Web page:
Stronger Together

Stronger Together

February 21st, 2016                     Rev. Fiona Heath

This morning I want to speak about the ways the Canadian Unitarian Council has worked over the past fifty years to help us be a truly welcoming denomination.

We have sought to draw the circle ever wider, to reach out to those shunned by other religions and let them know that this is a place of openness. From the lay chaplaincy program to being advocates for the marriage of same sex couples to supporting dying with dignity, we can be proud of our heritage of widening the circle.

At the same time, we struggle with being a small denomination, with serious limitations in our capacity to widen that circle. We have always been a tiny religion – a hummingbird in contrast to the elephants of Christianity and Islam. In Mississauga there are at least 80,000 Muslims. 300,000 Christians of all denominations live here. There are 141 Unitarians. So we are the hummingbirds. Tiny and beautiful and active.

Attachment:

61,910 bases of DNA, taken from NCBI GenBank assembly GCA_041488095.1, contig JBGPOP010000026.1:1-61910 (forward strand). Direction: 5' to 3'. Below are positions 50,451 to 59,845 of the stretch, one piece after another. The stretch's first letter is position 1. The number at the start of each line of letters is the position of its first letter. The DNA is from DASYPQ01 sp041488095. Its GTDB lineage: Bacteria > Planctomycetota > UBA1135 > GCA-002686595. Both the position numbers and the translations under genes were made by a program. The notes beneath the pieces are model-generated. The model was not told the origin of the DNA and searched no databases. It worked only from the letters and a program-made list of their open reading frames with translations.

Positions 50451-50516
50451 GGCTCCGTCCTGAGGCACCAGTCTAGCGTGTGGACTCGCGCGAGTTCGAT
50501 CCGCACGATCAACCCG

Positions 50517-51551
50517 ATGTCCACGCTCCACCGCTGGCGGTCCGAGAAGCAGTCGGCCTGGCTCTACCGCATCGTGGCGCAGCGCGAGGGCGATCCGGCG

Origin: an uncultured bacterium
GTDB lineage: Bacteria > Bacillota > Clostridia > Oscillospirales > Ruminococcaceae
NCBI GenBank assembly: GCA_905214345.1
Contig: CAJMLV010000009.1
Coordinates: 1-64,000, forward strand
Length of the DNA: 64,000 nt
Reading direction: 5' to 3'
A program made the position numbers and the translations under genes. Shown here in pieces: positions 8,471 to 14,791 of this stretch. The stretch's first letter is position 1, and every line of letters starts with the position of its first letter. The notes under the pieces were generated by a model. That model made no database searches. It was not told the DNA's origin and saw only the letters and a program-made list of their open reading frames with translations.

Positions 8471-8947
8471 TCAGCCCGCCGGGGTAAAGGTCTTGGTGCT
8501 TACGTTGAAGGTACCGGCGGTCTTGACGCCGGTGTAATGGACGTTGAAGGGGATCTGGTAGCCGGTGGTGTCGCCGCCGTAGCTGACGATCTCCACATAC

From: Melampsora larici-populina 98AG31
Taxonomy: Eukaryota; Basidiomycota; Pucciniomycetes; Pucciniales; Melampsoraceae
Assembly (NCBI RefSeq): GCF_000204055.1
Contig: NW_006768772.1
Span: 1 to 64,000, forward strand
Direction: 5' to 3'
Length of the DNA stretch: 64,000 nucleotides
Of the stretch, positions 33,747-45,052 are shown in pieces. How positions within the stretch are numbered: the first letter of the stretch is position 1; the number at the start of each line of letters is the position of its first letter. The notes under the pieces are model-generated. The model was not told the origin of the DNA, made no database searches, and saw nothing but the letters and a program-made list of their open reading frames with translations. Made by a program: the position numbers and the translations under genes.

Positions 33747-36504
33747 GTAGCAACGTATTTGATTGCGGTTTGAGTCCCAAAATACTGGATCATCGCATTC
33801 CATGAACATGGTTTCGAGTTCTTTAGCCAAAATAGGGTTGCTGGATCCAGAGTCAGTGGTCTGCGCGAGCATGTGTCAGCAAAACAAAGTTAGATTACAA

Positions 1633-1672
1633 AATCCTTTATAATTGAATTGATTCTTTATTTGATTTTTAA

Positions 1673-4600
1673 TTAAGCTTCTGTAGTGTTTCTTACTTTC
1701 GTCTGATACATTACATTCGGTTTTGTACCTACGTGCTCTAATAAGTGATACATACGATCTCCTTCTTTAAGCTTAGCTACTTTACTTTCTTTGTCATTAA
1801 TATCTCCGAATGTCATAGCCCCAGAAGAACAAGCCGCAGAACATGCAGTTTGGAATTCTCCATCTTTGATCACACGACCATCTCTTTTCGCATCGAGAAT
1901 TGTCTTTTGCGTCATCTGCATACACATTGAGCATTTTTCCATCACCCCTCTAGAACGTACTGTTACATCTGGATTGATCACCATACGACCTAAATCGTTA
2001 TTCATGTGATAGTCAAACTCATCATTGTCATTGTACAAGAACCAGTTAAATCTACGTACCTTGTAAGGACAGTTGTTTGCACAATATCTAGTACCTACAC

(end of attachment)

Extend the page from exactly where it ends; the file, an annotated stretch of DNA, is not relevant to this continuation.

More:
It doesn’t mean we can’t make a difference, indeed we make far more of a difference than we often realize, leading the way on social liberation, often decades ahead of the curve.  A tiny bright little bird leading the way. Back in the 1970s, there were very few Unitarian ministers in Canada, which meant that Unitarians outside of major cities, who wanted to marry within their own tradition, could not. The Canadian Unitarian Council decided to create the lay chaplaincy program. This training program allowed the small fellowships to have a person they could call upon to offer wedding and funeral services to members.

Over the years, the lay chaplaincy program evolved into an outreach program.  Lay chaplains began to focus on outreach, offering their services to the larger community. Long before the marriage of same sex couples became legally recognized, ministers and lay chaplains would perform services of union, honouring the love and commitment of all people. These days, with the province of Ontario opening up marriage licenses to a wider variety of officiants, lay chaplains no longer have a niche in the wedding market.